Just like the USA and European Union, China is working on how to regulate the technology sector in many areas, from data protection to anti-trust. China's technology companies have grown, largely without the burden of regulation, and have become one of the largest in the world.
China's recent moves to regulate large technology companies are part of its broader effort to become a technological superpower. And there are a number of regulations that have come into effect and others are in progress.
In November last year, China's central bank and regulators released draft rules on so-called microlending, which included provisions such as capital requirements for technology companies offering loans.
The State Administration of Market Regulation of China (SAMR) also published draft rules that seek to stop monopolistic practices by internet platforms. It is one of the most comprehensive proposals in China to regulate large technology companies.
SAMR said it had started an investigation into Alibaba - a group of privately owned companies, on monopolistic practices. And in October, China launched a personal data protection bill aimed at regulating the way companies process user data.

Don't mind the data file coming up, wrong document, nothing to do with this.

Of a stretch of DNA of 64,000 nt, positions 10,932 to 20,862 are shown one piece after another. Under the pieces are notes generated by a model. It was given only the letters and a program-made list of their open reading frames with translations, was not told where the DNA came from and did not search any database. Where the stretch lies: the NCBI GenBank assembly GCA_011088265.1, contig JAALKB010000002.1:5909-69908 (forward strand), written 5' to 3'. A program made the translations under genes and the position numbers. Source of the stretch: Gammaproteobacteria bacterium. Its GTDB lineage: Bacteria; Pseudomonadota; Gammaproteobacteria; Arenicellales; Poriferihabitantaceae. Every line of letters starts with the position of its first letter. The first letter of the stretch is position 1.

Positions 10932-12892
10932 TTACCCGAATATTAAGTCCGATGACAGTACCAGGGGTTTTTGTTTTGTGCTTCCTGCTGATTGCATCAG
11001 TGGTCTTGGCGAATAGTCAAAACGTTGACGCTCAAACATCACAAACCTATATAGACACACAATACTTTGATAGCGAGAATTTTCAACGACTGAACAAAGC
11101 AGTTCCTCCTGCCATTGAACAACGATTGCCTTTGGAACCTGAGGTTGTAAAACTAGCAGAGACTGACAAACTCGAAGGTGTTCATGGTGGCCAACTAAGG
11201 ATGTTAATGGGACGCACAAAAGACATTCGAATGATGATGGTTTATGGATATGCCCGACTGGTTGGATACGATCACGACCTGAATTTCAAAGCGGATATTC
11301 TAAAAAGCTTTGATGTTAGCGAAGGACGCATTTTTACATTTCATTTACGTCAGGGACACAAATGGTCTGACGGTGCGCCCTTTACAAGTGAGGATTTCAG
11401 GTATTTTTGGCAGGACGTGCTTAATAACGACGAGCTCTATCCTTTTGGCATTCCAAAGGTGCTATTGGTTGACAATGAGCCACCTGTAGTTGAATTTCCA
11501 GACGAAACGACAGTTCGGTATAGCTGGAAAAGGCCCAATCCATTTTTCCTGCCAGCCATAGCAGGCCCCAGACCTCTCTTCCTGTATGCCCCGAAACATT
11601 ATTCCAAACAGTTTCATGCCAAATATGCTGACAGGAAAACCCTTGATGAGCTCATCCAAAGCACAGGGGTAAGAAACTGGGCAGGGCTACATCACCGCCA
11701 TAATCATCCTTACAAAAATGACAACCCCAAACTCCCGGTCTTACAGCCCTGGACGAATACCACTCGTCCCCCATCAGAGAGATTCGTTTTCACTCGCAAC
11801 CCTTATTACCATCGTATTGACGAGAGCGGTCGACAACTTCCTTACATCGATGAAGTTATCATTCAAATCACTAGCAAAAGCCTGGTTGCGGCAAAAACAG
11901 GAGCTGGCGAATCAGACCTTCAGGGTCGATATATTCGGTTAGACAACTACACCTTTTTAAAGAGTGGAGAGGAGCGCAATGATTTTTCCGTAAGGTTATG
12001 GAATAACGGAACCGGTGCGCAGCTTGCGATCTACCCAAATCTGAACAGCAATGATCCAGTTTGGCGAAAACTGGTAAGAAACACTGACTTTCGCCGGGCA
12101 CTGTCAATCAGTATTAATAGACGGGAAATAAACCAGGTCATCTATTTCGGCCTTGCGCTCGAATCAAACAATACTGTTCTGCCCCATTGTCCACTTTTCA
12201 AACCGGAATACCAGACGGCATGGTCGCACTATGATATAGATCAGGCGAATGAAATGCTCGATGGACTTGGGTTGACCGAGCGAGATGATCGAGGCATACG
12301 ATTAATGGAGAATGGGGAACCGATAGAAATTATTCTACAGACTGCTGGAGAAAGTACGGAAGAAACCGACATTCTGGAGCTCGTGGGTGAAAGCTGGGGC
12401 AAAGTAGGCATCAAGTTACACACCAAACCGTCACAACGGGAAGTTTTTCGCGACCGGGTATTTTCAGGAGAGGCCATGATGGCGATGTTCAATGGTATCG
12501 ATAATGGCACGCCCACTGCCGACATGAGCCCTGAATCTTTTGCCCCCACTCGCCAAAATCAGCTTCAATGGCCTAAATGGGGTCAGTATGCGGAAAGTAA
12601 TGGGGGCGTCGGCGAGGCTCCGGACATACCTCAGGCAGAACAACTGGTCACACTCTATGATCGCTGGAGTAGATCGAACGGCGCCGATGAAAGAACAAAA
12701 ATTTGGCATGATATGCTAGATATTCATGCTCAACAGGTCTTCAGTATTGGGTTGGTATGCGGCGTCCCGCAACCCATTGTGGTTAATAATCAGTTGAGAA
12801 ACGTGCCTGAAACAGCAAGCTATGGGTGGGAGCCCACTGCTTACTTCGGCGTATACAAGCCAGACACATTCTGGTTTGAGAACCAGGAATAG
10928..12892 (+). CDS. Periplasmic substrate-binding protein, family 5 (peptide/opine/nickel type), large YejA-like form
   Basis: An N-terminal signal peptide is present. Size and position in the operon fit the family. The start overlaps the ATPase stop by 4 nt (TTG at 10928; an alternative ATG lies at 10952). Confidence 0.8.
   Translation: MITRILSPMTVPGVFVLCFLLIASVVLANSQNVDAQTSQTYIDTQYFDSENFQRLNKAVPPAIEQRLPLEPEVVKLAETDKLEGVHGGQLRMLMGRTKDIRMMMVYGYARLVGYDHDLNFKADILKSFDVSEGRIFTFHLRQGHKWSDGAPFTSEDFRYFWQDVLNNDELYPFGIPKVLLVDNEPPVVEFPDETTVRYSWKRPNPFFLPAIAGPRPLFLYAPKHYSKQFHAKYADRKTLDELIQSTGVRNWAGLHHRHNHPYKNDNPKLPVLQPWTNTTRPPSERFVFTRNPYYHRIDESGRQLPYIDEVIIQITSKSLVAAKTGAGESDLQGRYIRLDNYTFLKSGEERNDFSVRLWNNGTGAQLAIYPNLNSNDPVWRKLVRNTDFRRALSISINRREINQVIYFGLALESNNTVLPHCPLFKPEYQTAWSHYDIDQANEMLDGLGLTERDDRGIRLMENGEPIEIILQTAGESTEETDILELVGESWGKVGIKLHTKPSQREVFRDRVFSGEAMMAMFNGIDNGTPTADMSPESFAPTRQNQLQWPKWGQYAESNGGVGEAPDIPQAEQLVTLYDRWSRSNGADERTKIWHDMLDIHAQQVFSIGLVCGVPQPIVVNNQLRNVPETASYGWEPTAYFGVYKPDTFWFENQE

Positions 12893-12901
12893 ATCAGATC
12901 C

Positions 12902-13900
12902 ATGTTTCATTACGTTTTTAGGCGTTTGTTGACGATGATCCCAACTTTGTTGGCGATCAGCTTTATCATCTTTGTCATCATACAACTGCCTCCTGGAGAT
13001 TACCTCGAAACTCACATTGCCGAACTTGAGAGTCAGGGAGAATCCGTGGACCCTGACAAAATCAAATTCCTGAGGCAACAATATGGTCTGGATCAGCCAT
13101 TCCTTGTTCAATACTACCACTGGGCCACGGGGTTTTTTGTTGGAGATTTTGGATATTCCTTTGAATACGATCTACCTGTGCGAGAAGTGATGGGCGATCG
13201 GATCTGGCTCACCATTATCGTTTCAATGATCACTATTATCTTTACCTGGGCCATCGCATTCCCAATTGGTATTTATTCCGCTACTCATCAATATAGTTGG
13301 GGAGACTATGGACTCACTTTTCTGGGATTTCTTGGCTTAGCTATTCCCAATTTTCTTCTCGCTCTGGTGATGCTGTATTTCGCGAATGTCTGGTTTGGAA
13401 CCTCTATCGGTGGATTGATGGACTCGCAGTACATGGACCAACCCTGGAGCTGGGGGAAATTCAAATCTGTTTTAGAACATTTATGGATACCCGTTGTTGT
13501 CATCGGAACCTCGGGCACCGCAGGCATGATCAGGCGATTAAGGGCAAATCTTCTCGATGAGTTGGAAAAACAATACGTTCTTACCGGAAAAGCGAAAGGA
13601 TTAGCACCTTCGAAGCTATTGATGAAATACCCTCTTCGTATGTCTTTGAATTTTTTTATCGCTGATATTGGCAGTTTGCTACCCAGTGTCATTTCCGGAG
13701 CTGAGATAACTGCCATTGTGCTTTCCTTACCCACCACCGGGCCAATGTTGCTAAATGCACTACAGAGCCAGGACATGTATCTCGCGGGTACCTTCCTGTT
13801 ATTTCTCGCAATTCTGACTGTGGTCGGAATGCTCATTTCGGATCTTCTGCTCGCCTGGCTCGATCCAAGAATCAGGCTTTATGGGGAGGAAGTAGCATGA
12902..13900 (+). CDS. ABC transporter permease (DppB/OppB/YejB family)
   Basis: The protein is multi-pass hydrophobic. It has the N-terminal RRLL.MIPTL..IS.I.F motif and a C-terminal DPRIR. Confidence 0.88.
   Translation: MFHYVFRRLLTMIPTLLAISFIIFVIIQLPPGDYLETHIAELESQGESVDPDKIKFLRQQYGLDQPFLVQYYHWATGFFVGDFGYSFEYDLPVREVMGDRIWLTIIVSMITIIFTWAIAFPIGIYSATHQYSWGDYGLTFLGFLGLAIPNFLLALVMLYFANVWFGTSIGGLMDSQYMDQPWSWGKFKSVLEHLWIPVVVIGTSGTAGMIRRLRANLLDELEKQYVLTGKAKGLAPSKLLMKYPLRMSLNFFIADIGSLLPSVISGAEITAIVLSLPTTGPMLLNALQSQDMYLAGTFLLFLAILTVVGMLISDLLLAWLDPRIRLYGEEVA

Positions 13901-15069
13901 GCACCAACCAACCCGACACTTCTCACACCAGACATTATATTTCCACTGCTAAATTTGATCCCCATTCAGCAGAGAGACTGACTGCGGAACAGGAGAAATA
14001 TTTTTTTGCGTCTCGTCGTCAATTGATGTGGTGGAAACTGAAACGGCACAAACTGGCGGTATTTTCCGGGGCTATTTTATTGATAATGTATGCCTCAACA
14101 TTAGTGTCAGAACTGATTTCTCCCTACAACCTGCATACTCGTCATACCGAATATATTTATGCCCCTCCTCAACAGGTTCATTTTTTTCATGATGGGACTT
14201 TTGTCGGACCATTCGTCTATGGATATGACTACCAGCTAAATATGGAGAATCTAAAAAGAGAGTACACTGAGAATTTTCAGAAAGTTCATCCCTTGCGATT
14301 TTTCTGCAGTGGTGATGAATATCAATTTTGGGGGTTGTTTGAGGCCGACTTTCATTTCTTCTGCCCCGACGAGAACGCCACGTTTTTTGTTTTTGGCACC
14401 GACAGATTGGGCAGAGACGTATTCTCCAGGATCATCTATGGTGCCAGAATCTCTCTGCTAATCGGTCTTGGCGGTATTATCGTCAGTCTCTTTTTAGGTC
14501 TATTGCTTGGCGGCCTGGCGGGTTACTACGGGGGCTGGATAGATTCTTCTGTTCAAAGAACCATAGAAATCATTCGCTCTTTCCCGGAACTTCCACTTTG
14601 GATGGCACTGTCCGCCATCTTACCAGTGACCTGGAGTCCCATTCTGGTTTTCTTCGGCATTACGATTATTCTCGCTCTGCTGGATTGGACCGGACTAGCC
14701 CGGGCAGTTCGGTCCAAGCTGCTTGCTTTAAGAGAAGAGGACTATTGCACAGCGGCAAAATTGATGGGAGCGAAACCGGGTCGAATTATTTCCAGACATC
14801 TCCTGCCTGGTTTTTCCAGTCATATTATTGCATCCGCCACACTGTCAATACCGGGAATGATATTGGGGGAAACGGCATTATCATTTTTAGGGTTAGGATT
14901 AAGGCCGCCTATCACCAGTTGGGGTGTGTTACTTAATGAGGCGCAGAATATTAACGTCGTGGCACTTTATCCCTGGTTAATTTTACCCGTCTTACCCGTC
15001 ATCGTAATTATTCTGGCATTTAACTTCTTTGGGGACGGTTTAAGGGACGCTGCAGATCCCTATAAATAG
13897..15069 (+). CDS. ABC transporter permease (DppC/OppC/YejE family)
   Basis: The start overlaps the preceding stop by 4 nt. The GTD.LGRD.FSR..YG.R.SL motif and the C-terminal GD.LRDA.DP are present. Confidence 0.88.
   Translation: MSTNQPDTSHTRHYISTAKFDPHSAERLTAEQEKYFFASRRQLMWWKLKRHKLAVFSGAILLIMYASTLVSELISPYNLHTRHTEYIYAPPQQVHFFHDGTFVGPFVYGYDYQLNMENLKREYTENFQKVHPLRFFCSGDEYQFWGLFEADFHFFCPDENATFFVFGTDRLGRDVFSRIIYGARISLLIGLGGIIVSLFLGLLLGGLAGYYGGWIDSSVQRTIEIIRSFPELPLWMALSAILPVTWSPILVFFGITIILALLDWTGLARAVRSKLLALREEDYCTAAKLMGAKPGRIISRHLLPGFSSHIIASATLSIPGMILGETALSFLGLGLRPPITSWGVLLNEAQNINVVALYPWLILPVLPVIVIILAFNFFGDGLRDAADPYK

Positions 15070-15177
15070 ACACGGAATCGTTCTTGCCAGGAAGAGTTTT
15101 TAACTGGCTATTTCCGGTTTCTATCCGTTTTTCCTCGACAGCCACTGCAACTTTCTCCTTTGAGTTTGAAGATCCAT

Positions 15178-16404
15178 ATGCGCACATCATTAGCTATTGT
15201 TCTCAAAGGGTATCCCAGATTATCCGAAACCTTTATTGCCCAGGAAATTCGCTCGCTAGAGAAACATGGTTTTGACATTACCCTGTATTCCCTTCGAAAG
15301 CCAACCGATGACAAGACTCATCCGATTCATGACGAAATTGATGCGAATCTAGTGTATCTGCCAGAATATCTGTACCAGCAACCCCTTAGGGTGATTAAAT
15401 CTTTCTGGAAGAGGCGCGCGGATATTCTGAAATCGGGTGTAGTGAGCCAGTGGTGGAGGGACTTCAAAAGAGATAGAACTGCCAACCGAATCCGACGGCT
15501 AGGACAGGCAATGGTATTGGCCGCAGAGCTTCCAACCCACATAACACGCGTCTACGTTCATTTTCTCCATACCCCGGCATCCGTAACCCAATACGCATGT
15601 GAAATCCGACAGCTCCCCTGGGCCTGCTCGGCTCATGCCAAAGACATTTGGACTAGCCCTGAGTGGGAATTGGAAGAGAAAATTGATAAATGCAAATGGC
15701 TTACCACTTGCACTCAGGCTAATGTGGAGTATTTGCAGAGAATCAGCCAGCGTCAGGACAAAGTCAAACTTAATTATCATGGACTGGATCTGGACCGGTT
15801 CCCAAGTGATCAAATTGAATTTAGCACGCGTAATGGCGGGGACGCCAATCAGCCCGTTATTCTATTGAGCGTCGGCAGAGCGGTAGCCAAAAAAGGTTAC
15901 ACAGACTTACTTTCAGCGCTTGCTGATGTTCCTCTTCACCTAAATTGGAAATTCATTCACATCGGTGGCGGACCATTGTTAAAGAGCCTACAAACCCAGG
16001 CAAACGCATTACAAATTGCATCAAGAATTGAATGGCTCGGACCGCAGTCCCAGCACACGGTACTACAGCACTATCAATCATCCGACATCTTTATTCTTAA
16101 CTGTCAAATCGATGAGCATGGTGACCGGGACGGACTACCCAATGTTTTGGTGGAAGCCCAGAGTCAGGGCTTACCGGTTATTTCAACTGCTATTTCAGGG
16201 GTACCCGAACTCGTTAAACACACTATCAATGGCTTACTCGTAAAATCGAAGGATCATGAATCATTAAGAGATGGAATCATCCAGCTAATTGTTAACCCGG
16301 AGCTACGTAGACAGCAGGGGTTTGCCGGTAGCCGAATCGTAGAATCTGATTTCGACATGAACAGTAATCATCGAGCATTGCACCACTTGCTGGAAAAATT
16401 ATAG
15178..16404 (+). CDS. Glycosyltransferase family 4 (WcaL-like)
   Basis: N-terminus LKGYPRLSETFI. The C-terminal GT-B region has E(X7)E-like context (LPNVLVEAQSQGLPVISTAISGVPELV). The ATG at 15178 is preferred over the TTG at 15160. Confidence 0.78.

All of these regulations are part of China's biggest effort to become a major global technological power, according to Kendra Schaefer, a partner at Trivium China, a Beijing-based research company.
It is not only China that brings about radical changes in technological regulation. The European Union has been perhaps the most aggressive region in the world on the issue. Your milestone General Data Protection Regulation, approved in 2016, sought to bring rules on how user data was processed.
And in December, the EU introduced the Digital Markets and Digital Services Act, which aims to bring stricter controls over the behavior of technology giants in several areas. But the US has not yet taken a similar approach with comprehensive legislation around areas like data.